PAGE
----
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J Clin Endocrinol Metab. 2018 Apr 1;103(4):1273-1276. doi: 10.1210/jc.2017-02636.

Discordance in the Dependence on Kisspeptin Signaling in Mini Puberty vs Adolescent Puberty: Human Genetic Evidence.

Author information

Harvard Reproductive Sciences Center and Reproductive Endocrine Unit, Department of Medicine, Massachusetts General Hospital, Boston, Massachusetts.
Division of Endocrinology, Department of Medicine, Boston Children's Hospital, Boston, Massachusetts.
Institute of Maternal and Child Research, University of Chile, Santiago, Chile.



Hypothalamic kisspeptin signaling plays a critical role in the initiation and maintenance of reproductive function. Biallelic mutations in the coding sequence of KISS1R (GPR54) have been identified in patients with idiopathic hypogonadotropic hypogonadism, but it is unknown whether biallelic variants can also be associated with related reproductive disorders.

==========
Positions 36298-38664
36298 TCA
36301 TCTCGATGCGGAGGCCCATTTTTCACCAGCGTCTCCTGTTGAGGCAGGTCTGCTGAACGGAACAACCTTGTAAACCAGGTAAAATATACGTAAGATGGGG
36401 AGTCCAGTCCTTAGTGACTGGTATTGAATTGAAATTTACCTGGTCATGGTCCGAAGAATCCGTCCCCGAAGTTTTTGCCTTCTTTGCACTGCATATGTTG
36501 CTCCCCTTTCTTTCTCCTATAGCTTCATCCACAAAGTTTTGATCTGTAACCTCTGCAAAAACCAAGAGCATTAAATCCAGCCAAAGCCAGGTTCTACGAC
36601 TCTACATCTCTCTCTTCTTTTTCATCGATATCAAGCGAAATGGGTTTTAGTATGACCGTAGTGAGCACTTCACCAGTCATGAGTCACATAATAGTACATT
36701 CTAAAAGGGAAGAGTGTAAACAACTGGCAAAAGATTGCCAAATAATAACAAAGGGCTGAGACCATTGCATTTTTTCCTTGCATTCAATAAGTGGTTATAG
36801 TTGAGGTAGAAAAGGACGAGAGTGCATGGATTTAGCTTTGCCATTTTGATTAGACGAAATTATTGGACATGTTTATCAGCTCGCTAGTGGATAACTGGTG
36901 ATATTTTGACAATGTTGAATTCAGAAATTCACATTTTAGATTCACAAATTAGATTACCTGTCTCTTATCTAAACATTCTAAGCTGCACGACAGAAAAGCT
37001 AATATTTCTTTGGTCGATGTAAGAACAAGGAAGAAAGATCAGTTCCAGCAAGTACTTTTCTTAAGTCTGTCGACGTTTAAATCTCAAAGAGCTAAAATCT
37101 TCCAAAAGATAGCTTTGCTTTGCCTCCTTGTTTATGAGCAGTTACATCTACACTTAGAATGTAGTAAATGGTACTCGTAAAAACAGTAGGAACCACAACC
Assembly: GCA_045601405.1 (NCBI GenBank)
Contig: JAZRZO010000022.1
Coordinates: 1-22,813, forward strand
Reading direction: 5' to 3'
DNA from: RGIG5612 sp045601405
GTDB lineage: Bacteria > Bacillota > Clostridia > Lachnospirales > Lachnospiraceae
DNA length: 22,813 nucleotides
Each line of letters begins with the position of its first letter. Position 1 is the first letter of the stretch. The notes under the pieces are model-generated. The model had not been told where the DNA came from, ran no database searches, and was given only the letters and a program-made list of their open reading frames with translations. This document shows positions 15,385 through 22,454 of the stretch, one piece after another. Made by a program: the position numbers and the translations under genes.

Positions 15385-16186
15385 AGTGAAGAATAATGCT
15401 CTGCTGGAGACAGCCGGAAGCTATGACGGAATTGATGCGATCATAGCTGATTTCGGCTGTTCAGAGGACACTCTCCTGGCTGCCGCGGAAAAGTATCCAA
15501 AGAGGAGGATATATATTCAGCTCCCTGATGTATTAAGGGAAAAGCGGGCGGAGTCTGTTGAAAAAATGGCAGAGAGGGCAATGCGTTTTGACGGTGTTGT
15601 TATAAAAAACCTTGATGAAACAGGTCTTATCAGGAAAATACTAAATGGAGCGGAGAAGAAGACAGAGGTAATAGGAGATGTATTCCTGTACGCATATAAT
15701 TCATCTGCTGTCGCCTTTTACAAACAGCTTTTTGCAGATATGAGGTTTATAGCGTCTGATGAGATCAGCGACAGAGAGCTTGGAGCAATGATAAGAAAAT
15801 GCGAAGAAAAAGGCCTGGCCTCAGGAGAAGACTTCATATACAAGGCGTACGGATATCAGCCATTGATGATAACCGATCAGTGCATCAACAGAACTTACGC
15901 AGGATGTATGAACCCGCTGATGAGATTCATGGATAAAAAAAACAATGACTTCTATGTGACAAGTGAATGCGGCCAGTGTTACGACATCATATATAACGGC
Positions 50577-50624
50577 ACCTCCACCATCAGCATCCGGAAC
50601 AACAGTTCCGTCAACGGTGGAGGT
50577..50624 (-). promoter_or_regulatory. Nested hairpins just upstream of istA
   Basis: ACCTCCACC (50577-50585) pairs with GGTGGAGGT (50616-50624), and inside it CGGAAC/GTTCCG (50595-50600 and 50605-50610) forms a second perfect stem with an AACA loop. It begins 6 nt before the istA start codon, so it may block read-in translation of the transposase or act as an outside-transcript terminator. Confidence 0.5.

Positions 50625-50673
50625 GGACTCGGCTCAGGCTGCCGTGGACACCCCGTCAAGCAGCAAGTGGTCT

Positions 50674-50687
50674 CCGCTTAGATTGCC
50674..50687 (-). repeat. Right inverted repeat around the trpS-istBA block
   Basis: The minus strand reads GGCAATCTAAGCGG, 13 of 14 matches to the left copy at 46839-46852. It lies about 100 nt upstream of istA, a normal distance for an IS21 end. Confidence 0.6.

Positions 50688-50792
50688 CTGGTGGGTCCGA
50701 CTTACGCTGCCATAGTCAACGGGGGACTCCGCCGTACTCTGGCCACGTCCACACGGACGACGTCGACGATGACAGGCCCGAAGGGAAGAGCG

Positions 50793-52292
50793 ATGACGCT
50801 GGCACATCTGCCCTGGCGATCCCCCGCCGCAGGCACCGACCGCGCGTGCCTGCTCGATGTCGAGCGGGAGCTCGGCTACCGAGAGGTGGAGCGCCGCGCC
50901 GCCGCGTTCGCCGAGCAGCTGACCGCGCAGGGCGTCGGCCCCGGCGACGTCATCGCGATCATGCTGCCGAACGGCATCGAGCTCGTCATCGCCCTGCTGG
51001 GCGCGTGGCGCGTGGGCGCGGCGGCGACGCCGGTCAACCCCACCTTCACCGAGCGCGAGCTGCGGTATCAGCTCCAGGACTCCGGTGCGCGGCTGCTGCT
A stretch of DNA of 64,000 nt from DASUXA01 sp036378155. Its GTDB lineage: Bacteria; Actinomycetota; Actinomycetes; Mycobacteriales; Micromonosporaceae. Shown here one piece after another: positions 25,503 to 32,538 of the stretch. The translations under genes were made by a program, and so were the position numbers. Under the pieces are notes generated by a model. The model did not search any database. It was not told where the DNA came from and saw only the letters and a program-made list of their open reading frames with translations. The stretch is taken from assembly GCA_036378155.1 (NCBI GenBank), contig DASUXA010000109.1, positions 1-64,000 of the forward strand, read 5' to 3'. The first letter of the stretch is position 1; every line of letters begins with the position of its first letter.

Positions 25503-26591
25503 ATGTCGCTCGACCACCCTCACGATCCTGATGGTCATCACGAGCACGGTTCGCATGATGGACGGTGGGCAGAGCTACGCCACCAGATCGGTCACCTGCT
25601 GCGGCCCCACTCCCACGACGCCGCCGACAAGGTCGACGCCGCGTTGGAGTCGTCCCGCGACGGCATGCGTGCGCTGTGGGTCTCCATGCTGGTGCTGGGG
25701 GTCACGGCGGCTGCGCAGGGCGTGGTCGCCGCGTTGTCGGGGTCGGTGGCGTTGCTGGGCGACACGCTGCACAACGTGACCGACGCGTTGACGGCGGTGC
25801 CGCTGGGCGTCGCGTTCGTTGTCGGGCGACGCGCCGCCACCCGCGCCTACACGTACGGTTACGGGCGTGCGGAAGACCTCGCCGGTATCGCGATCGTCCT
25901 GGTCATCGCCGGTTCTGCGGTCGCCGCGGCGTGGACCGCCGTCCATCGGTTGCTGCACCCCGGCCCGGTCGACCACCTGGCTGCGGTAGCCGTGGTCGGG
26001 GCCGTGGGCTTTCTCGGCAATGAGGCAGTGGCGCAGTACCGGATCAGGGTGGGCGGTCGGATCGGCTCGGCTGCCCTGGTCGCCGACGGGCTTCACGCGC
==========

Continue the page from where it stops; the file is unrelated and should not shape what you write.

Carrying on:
Case Description:

A missense homozygous variant (c.890G>T p.R297L) in KISS1R was identified in a child who presented with microphallus and bilateral cryptorchidism. This variant has been reported to reduce, but not abolish, postreceptor signaling in vitro. Biochemical evaluation during the neonatal period revealed low testosterone levels. By 11 years and 8 months, the boy began demonstrating increases in testicular volume. By 17 years and 3 months, his testicular volume was 20 mL; his penile length was 7.3 cm; and he had adult levels of circulating gonadotropins and testosterone.


This case report associates biallelic loss-of-function mutations in KISS1R with normal timing of adolescent puberty. Because these coding sequence variants occurred in a patient with microphallus and cryptorchidism, they demonstrate different levels of dependence of the hypothalamic-pituitary-gonadal cascade on kisspeptin signaling at distinct times in the reproductive life span. The suppression of the hypothalamic-pituitary-gonadal cascade during early life but not adolescence suggests that the mini puberty of infancy depends more on kisspeptin-induced, gonadotropin-releasing hormone-induced luteinizing hormone secretion than does adolescent puberty.

[Indexed for MEDLINE]

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